Saturday, May 1, 2010

JSS Advantage May 2010

Planting time has arrived, and the seedlings you grew so carefully inside, then hardened off gradually outside, are ready to go into the field or garden. Your goal is to keep them growing rapidly through the transition. That entails avoiding transplant shock, providing the right kind of fertilization, and having irrigation set up so you can water from Day 1.

The phrase "transplant shock" refers to the setback in growth that plants experience when moving from one environment to another or from having their roots damaged by a move. Transplant shock happens to all plants, but most vegetables are able to recover quickly if handled carefully. Here are some strategies for minimizing transplant shock in your seedlings:

  • Transplant when your plants are the appropriate size. They should be planted out when they have enough roots to hold the root ball together so they come out of the plug flat easily, but before the roots start to circle or emerge from the bottom of the cell. Old transplants may have reached a reproductive rather than vegetative stage of growth, evidenced by flowering in the cell tray. They will produce earlier, but overall yield will be reduced. Getting them into the ground (if weather permits) before they flower will allow the roots to resume growth and keep them growing vegetatively for a while longer, resulting in stronger plants and better performance all season.
  • Water plants thoroughly before taking them to the field. Don't let them dry out during planting! Keep the trays in the shade until you need them.
  • Make planting holes, drop in the seedlings, and cover them up as quickly as possible to minimize the time the roots are exposed to air. The general rule is to cover the top of the root ball, to prevent the lighter growing medium around the roots from drying out. If your plants are in peat pots, be sure the top rim of the pot is covered with field soil to prevent the pot from wicking water away from the roots. As with any general rule, there are exceptions. For nightshade crops (tomatoes, peppers, eggplant) the root ball can be buried a little deeper. These plants have the ability to develop adventitious roots from the stem, and by planting them slightly deeper this root formation is stimulated. The roots help to anchor the plant and prevent it from lodging (falling over due to the weight of the fruit). Conversely, lettuce and chicories (endive, escarole, and radicchio) are better planted so the top of the root ball is above the surrounding soil surface. This allows for better air circulation resulting in a reduced likelihood of bottom rot.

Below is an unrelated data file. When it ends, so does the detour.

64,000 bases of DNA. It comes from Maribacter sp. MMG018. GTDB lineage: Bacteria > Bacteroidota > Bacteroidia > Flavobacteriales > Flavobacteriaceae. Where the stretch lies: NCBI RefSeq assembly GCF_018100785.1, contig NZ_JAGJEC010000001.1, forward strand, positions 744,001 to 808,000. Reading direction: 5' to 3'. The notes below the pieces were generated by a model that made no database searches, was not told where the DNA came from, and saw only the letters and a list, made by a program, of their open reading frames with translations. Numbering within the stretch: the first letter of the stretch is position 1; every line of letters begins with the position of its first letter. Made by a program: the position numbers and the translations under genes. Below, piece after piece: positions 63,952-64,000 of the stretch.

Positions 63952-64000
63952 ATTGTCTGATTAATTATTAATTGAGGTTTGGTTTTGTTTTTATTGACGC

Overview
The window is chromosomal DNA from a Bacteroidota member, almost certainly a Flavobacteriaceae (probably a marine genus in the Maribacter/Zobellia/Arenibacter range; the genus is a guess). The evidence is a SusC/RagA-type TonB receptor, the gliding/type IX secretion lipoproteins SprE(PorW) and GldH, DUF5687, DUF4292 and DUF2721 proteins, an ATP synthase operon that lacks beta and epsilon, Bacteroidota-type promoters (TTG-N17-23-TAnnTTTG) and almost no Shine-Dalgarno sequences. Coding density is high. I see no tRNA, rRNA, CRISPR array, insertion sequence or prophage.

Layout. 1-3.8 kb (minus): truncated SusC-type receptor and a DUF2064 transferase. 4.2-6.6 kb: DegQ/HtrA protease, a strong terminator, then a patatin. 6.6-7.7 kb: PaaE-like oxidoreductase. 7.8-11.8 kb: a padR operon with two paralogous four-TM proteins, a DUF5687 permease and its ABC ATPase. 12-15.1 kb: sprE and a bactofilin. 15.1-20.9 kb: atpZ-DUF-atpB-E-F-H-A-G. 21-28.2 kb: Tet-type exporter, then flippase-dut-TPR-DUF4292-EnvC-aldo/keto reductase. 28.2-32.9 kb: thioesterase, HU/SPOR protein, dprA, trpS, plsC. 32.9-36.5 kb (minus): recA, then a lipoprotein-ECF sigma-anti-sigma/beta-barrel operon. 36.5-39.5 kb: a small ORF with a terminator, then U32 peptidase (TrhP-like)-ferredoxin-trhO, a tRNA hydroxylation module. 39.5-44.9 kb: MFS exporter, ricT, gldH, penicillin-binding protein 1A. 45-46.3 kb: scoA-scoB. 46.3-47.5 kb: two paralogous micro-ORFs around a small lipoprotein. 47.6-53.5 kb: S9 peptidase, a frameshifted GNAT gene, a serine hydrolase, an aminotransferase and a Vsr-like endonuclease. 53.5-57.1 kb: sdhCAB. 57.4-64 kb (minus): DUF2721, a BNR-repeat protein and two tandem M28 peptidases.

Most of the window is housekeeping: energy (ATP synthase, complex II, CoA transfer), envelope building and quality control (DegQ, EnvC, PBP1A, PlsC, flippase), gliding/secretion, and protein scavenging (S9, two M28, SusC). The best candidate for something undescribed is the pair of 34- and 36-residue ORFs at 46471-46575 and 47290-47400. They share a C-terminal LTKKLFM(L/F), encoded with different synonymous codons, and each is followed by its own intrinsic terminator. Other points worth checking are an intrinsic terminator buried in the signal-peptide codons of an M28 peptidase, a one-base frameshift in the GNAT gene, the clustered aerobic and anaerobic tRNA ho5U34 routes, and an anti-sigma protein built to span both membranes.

• Water the plants, either by hand or by running irrigation right away. Even if the soil is moist, transplants should still be watered in to settle them into their holes and increase the root-to-soil contact.
  • Add a dilute water-soluble fertilizer to the watering-in solution. Do not use high-nitrogen fertilizers because they can burn the roots. A dilute, high-phosphorous fertilizer is preferable at transplant. We recommend Neptune's Harvest Fish Fertilizer (2-4-1), which is approved for certified-organic farms, or SeaCom PGR Seaweed Concentrate (0-4-4).


As young plants re-establish in the field or garden, they often have trouble taking up the nutrients they need from the soil. Soil conditions such as high pH, excess moisture, and cold temperatures also can make nutrients unavailable to plant roots. This is often exhibited by purpling or yellowing of the lower leaves on plants. When this occurs, foliar feeding  spraying liquid fertilizer on the plants' leaves and stems  may provide needed nutrients for a short period of time until the roots can resume nutrient uptake.
Foliar feeding has many other reported applications: It can be used at flowering to increase fruit set. It is believed to make plants less sensitive to frost. Foliar sprays of compost tea help prevent plant diseases. And certain nutrient-related problems can be addressed by foliar sprays of the specific nutrient, such as calcium to prevent blossom end rot on tomatoes. More information on how to foliar feed...